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or classical Dari, the literary language of the Western and Eastern Iranians (Persians, Tadzhiks, and so forth), widely used between the late ninth and early 16th centuries in the territories of Middle Asia, Iran, Afghanistan, Azerbaijan, and northwestern India. The Persian and Tadzhik literary classicists, such as Rudagi, Firdausi, Hafiz, Omar Khayyam, and Nasir Khosrau, referred to the literary language in which they wrote by the term “Dari.” (Other names for this language are Farsi and Parsi.) Dari originated under the Samanids during the anti-Arab movement (in Middle Asia, Khurasan, and northern Afghanistan) and replaced the bookish Arabic language. Dari was also perfected and underwent refinements by non-Iranian nationalities, and it remained supertribal and international in nature over the course of almost seven centuries. The differentiation of literary Dari began to occur in the second half of the 15th century as a result of political and other causes. In the 20th century it exists in three varieties: the Persian literary language in Iran, the Tadzhik literary language in Tadzhikistan, and the literary Dari in Afghanistan. (The term “Dari” is currently accepted as the official name of one of the two state and literary languages; this language was previously called the Persian language of Afghanistan or the Farsi-Kabuli language.)
REFERENCESBertel’s. E. E. “Persidskii-dari-tadzhikskii.” Sovetskaia etnografiia, 1950, no. 4.
Oranskii, I. M. Vvedenie ν iranskuiu filologiiu. Moscow, 1960.
Peisikov, L. S. “Problema iazyka dari ν trudakh sovremennykh iranskikh uchenykh.” Voprosy iazykoznaniia, 1960, no. 2.
Lazard, G. La Langue des plus anciens monuments de la prosepersane. Paris. 1963.
L. S. PEISIKOV
(Farsi-Kabuli), one of the two official national and literary languages of Afghanistan; the term “Dari” was officially adopted in 1965. Dari, together with its related dialects and subdialects, is mainly spoken in the central and northern regions of Afghanistan, but it is also used in several other regions of the country. Speakers of Dari include Tadzhiks in Kabul, Herat, Parwan, and other provinces, as well as many Afghans and members of many nationalities of Afghanistan, such as the Hasara, the Parsiwans, and the Chahar Aimak tribes. Dari and its dialects are spoken by approximately 4 million people (1975, estimate). It belongs to the Southwestern group of the Iranian branch of the Indo-European family of languages. Dari is closely related in lexicon and structure to the Tadzhik language of Tadzhikistan and the Persian language of Iran; all three languages share common ancient texts and a common history.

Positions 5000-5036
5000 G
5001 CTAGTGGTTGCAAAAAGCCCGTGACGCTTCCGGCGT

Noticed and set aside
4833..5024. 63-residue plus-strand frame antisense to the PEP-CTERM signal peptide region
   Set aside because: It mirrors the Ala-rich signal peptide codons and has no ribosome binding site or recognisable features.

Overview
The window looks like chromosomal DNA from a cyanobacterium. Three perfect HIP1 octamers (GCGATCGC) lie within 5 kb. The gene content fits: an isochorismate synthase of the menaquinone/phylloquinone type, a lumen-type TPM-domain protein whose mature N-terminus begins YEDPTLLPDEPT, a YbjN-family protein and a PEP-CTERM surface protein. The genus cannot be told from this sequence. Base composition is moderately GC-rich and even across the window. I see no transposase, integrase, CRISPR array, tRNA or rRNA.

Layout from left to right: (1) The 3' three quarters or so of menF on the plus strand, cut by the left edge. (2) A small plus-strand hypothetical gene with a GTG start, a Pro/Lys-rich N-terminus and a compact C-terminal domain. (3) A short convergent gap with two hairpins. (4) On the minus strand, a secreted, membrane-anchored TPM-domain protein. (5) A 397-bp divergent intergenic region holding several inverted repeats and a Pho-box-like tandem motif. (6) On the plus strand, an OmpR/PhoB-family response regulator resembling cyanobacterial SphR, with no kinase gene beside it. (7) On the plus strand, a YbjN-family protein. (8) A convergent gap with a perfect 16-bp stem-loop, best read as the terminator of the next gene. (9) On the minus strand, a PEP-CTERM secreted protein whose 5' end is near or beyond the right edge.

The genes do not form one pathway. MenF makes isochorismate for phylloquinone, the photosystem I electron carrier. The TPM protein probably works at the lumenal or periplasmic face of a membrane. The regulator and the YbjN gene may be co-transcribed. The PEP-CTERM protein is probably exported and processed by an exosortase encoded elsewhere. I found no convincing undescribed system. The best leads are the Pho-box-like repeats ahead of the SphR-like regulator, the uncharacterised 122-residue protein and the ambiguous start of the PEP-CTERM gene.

It has been traditionally held that the modern forms of Dari, Tadzhik, and Persian developed, beginning in the 16th century, from classical Dari, the language in which the Persian and Tadzhik literatures of the eighth to 15th centuries were written. However, the study of historical texts and léxica has revealed an areal variation in the linguistic norms of the classical literature, pointing to the existence at that time of local dialects that influenced the written language. These dialects helped differentiate and form three independent national languages. Literary and written Dari developed from the standard colloquial speech of Kabul and its environs.
The phonetics of Dari show archaic vocalism, seen in eight monophthongs (including the majgul [ê] and [ô]) and two ancient diphthongs; there are 23 consonants, including the uvular obstruent [q], the fricative [y], and the bilabial [w]. Morphology is marked by the absence of inflections for the case and gender of nouns, the expression of syntactical relations by means of prepositions and postpositions, the use of a unique system of personal pronouns, and the wide use of special analytical constructions and forms with the auxiliary verbs raftan (“to go”) and budan (“to be”) and with various modifying verbs. These special forms give the language its characteristic system of verbal aspects and tenses. The word formation of verbs embraces a large number of compound nominal verbs of the type nawe’sta kardan (“to write”) and porsân kardan (“to ask”).
The syntax of Dari shows a more highly developed system of infinitive expressions than that of Persian and the sporadic use of constructions with the verbal participal in -gi.
The Dari lexicon draws on the Iranian word stock common to Dari, Tadzhik, and Persian, but words of common derivation show a number of semantic deviations, especially those derived from Arabic. The lexicon contains many loan words from Pashto, the languages of India, and other languages. Dari is written in Arabic script.
REFERENCESDorofeeva, L. N. Iazyk farsi-kabuli. Moscow, 1960.
Oranskii, I. M. Vvedenie v iranskuiu filologiiu. Moscow, 1960.
Kiseleva, L. N. Ocherki po leksikologii iazyka dari. Moscow, 1973. (Contains bibliography.)
Farhâdi A. Razgovornyi farsi v Afganistane. Moscow, 1974. (Translated from French.)
V. A. EFIMOV